Warm salads for cool summer days

·3-min read

I need warm summer salad ideas for non-salad days.
Claire, Suffolk

“Salad’s the most important thing to have next to you at all times,” says chef José Pizarro, who agrees that when summer days suffer an identity crisis, Claire is right to warm things up. And she could do a lot worse than his current favourite: grilled ribeye and white peaches with bitter leaves and a sweet PX sherry vinegar dressing.

The golden rule is to pick your leaves wisely. “For warm salads, you need something sturdy such as chicory or radicchio,” says Jane Baxter of Wild Artichokes in Devon. “Little gems, too, but anything else is going to flop and turn unpleasant.” A Baxter favourite is chicory or radicchio with cooked beetroot tossed in an orange and caraway dressing. “Top with crispy bacon, and dress it up with bits of orange and radish. It’s good with shredded duck, too.”

For Kathy Slack, author of From the Veg Patch, little gems are destined for the griddle pan. “Cut in half, brush with olive oil and whack them in – the lettuce takes on a smoky, charred texture, but the middle stays raw.” A ton of shaved parmesan – or manchego or idiazabal for Pizarro – on top is good, too. “Blue cheese smooshed into mayonnaise and creme fraiche also works brilliantly,” Slack says. Chef and warm salad enthusiast Sally Abé, who opens The Pem in London today, pairs cos lettuce with roast chicken and croutons. She then soft-boils a couple of eggs: “Put one in a blender with grated berkswell, oil, creme fraiche and garlic to make a warm, coddled egg dressing.” Chop up the other egg, fold it through and, “if you’re feeling indulgent, grate more berkswell over the top”.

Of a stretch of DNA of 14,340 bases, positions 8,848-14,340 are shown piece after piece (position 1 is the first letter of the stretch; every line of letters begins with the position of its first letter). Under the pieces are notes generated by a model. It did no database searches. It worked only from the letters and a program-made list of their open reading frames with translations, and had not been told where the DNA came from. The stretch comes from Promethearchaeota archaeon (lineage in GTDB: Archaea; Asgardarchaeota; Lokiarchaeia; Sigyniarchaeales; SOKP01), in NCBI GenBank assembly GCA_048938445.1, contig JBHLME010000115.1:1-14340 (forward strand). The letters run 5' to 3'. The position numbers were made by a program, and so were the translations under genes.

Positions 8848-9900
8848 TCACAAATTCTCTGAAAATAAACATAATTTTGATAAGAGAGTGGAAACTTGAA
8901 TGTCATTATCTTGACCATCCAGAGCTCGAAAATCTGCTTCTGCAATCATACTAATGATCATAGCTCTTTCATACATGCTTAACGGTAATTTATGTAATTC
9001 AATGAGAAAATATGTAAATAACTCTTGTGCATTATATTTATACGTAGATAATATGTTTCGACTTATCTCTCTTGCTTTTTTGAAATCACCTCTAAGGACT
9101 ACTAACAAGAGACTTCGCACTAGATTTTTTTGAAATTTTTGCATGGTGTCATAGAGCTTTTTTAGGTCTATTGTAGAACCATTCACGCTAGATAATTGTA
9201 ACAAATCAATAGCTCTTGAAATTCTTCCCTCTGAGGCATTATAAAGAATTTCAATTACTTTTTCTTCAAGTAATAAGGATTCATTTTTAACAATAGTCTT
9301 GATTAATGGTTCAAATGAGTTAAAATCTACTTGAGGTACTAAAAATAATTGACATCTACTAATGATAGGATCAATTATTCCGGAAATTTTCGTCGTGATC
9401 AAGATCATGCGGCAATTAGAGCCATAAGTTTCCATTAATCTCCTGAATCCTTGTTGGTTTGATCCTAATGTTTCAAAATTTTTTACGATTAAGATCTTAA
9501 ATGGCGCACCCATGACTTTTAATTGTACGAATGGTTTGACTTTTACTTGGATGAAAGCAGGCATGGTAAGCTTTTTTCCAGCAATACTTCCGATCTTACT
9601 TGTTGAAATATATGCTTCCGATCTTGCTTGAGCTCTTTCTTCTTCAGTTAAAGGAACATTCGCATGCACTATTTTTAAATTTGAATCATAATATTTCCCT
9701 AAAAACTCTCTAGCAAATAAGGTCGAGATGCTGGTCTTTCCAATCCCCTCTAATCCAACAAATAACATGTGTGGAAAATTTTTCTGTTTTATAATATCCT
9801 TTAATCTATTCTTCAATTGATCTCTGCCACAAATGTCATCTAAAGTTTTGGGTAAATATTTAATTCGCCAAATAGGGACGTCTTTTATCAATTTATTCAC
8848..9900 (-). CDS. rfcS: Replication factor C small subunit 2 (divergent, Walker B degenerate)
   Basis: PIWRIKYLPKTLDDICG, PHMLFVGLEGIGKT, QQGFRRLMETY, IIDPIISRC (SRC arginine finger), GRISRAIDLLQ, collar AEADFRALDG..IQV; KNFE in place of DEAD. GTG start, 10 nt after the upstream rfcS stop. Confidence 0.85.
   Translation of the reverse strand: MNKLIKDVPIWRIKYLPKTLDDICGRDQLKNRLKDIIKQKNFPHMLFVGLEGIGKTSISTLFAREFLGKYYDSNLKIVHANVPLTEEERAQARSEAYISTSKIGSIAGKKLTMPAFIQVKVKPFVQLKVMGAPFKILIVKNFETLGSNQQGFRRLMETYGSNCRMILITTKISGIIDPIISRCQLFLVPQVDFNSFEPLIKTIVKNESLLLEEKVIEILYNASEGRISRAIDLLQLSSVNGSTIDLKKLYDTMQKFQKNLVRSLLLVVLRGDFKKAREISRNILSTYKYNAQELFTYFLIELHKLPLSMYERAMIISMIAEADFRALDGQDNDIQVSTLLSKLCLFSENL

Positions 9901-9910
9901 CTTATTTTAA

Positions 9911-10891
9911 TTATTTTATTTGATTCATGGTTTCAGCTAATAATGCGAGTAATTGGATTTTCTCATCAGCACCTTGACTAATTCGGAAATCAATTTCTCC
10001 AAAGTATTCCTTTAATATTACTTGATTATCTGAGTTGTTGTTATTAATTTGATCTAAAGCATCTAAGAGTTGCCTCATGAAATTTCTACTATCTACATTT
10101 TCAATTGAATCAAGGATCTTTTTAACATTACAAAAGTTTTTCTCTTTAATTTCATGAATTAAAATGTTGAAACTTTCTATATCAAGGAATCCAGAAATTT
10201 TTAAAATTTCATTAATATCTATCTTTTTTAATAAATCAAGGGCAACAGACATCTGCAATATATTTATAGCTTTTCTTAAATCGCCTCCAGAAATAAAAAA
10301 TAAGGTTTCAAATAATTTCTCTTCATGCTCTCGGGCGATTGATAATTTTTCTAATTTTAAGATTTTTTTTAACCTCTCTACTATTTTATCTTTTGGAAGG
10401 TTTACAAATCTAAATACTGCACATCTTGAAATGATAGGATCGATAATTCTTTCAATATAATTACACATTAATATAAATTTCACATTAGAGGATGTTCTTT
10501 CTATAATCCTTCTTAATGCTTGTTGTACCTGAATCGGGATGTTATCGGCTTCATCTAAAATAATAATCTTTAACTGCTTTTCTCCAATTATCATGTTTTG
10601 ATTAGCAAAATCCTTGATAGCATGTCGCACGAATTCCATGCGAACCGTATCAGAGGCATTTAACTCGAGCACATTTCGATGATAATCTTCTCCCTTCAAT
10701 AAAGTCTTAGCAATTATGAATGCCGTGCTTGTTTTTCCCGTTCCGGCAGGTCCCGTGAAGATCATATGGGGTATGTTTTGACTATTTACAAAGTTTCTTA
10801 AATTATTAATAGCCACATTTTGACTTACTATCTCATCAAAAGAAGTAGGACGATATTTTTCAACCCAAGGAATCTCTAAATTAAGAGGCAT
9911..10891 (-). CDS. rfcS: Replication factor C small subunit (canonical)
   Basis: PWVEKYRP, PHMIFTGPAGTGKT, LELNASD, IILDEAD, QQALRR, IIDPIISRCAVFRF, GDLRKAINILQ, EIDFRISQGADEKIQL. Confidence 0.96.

Of course, there’s a bounty of veg to play with, too. Pizarro is partial to escalivada, a smoky, grilled Spanish vegetable dish (peppers, aubergines, sometimes onion) that can be eaten warm or at room temperature. Abé tosses cauliflower and broccoli with oil and curry powder, and bakes until the edges go crisp. “Stick that in a bowl, flake through smoked mackerel and add warm rice.” Garnish with coriander, spring onion and chopped chilli and ginger, if you fancy.

Going with the grain – quinoa, bulgur wheat, toasted buckwheat – is another good option. “You can put anything through them,” Baxter says. “Dried fruit, nuts, french beans, runners, sweetcorn, sugar snaps.” She then pours over a sweet-sour dressing of miso, mirin, soy, honey and grated ginger. Slack, meanwhile, turns to quick pickles to pep up bulgur salads: “Mix equal parts caster sugar and cider vinegar, add sliced radishes, cucumber or carrots, and steep for 10 minutes.” Add some pickling liquor to the bowl, too, plus “loads of olive oil”.

As in life, a warming top layer never goes amiss, either. In the case of tomatoes, that means anchovy breadcrumbs. Slack douses sliced toms in oil, adds basil and salt, and leaves them all “to get to know each other”. Meanwhile, fry panko breadcrumbs, anchovies, lemon zest and garlic until toasty, then sprinkle over the top and serve right away. “Even if it goes soggy, you’ll get a panzanella vibe, which I like.”

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